Amnesty International Group 22 Newsletter - January 1998


Happy New Year!  Welcome back!  Last year was a banner year for Group 22
and local human rights work, and we're going into the new year with some
great momentum and energy* to harness!

The group's grand debut in the Doo Dah parade (Nov. 22) was a smashing
success!  The crowds thronging Pasadena's Colorado Boulevard, as well as a
Los Angeles area TV audience, were treated to the spectacle of Group 22
members and friends in our own handmade papier mache animal masks (and
tails!), enacting street theater on the theme of "Animals for the Ethical
Treatment of People."  This was a major coup in raising the profile of
Amnesty International and human rights,  in a fun and accessible way.
Special thanks to group members Saskia Feast for making the lovely UDHR
bookmarks we passed out,  Lucas Kamp for arranging for the T-shirts,
Martha Ter Maat for overall direction and artistic inspiration,  her mom
for the hilarious and fashionable tails, and to the whole crew for
participating in the mask-making sessions and the parade itself.  This was
an experience that none of us is likely to forget for a long time!  Check
out the web page, , illustrated
with quality photographs by our special guest photographer Samer Rabadi.

December was the 50th anniversary of a truly great document of our time,
the Universal Declaration of Human Rights -- and the culmination of a
year-long AI campaign to raise public awareness of human rights by
publicizing the UDHR.  Our own Martha came up with the "50 for 50"
campaign, to shoot for 50 LA-area UDHR events within the year.  "They
called her crazy, but who's laughing now?"  When the dust settled, the
tally was a whopping 102, truly cause for celebration!  This ain't just
bean counting, folks, but just think,  each event represents an advance
(possibly big, possibly small)  in awareness of human rights.  Check out
the UDHR50 web page for the list,

Through all the festivity, we need to maintain focus on the point of all
this work -- human beings such as our own adopted prisoner of conscience,
Ngawang Pekar, a Tibetan monk imprisoned by Chinese authorities in Drapchi
prison for free expression of his beliefs.  As yet there is no specific
news of how he weathered the tragic events at Drapchi last May and June
(the violently suppressed demonstrations, the nuns dying under suspicious
circumstances in solitary confinement).  We must keep up the letters so the
Chinese authorities never forget that the world is watching. Group members
Robert Adams and Saskia Feast are continuing to coordinate our strategy.
They have a lot of great ideas, and in the year to come the group will
devote renewed energy to the case.  Stay tuned!

The current AI campaign on human rights violations here in the United
States is starting to really get off the ground, and our group is playing
an active role, coordinated by members Emily Brodsky and Lucas Kamp.
Please try to make it to this month's meeting (Jan. 28),  where our special
guest, Mario Tafur from the AI regional office,  will give an overview of
the campaign and discuss ideas with the group.

And please take part in our ongoing action on the ultimate human rights
abuse here at home, the death penalty.  Tragically, after a last-minute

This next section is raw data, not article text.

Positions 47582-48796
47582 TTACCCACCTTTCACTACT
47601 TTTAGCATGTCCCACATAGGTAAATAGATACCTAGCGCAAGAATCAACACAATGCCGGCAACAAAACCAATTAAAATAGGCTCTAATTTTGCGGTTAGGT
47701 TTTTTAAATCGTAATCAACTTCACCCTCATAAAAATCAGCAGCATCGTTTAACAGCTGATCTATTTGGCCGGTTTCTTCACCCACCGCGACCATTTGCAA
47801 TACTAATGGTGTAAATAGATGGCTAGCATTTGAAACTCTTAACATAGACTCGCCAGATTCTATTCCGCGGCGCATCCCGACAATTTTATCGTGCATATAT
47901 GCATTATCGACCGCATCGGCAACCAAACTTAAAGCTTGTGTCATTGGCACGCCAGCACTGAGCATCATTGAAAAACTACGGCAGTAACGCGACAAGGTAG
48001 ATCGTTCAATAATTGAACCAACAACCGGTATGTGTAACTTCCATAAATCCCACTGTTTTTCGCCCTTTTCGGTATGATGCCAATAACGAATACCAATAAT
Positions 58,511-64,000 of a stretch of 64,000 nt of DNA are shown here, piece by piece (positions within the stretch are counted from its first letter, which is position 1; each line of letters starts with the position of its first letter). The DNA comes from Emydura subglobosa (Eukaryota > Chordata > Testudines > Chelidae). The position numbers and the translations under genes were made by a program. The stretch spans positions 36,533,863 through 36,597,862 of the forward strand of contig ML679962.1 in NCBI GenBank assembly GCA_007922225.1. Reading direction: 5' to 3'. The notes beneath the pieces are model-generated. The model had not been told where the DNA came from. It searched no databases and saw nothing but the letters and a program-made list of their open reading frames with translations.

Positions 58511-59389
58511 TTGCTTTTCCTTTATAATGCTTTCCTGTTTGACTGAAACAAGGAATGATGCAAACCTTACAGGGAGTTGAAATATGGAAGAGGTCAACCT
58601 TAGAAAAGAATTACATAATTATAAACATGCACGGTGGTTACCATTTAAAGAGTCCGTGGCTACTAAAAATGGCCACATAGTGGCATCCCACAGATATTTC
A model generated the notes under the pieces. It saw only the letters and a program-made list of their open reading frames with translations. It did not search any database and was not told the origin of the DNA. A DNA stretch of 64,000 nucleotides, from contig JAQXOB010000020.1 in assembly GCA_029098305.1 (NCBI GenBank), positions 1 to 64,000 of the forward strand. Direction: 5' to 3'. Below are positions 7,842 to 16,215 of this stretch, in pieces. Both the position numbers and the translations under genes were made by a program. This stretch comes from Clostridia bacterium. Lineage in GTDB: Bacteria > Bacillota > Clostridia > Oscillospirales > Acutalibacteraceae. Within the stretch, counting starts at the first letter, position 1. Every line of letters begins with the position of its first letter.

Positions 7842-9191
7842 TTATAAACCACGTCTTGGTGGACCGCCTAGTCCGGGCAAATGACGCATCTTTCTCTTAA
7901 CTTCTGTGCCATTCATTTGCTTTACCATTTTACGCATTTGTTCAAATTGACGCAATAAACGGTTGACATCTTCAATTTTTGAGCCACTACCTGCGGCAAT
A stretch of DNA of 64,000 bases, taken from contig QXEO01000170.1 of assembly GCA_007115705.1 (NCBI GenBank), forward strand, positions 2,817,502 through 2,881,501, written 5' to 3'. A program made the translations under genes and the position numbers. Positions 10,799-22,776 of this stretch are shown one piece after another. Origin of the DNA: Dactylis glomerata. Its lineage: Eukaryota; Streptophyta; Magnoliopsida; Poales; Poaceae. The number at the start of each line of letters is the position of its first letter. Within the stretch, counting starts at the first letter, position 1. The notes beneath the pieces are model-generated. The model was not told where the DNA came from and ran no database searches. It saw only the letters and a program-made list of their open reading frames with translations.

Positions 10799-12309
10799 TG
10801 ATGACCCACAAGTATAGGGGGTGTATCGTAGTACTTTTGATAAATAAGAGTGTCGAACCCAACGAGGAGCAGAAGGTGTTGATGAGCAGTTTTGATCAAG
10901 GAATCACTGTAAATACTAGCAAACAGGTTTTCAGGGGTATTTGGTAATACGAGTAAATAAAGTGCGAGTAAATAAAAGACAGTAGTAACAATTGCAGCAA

stay last month, the state is forging ahead with the Siripongs case.  We
have a new governor, and there's no time to waste in letting him know what
we think about this!


Larry Romans            626-683-4977
Group Coordinator

* maintaining Lorentz covariance, of course


Thursday, January  28, 7:30 PM. Monthly Meeting at 1052 E. Del Mar (between
Catalina & Wilson) -- top floor.  Highlights: Area USA Campaign coordinator
Mario Tafur to speak.

Monday, February 8, 8:00-10:00 PM. Interfaith Execution Vigil.  All Saints
Church, 132 N. Euclid, Pasadena.  Short program begins at 9:00 PM.  For
more information call Martha Ter Maat at 626-281-4039. This is a meditation
vigil and the public is invited to go and come at any time. If a stay of
execution occurs prior to the vigil date, the vigil will be cancelled.  If
the stay occurs on the day of the vigil we will go forward due to the high
likelihood that a last minute stay will be overturned by a higher court.
See article inside for details regarding the Siripongs case.

Tuesday, February 9, 7:30 PM. Letter-writing Meeting in the Athenaeum
basement.  Corner of California & Hill.

Ngawang Pekar, Tibetan Monk

Group 22 continues to work for the release of prisoner of conscience (POC)
Ngawang Pekar (naw-wan pee-kar), an approximately 38-year-old Tibetan
Buddhist monk from Drepung Monastery. In 1989, he was arrested by Chinese
authorities and sentenced to 8 years in prison for participating in a
peaceful demonstration in the city of Lhasa, Tibet Autonomous Region, in
support of Tibetan independence. Shortly before he was due to be released,
he was sentenced to an additional 6 years in March of 1996 for allegedly
trying to smuggle out a list of other prisoners to international human
rights organizations. Amnesty International is concerned that, like many
others in Tibet, Ngawang Pekar has been imprisoned solely as a result of
peacefully exercising his right to voice his conscience and that, during
his incarceration, he has been subjected to cruel and inhuman treatment
including being beaten, denied medical treatment, and being confined to an
iron isolation cell for 3 months.

Although there is no new information directly concerning Ngawang Pekar to
report this month, in a related bit of news it has been confirmed that one
of Pekar's fellow prisoners, Gyaltsen Choephel, was released from Drapchi
prison (otherwise known as Tibet Autonomous Region Prison No. 1) in
December of 1998. Following the violent suppression of demonstrations
inside Drapchi prison on 1 May, 1998, Gyaltsen Choephel, a 33-year-old
layman from Lhasa, was so viciously beaten by the authorities that it was
originally reported that he may have died. Fortunately, this was not the
case, and while the conditions of his release and his current state of
health are unknown, we should be encouraged by the news of his release.
With the help of our continued effort, the release of Ngawang Pekar
(hopefully minus the prior extreme physical abuse) may soon follow!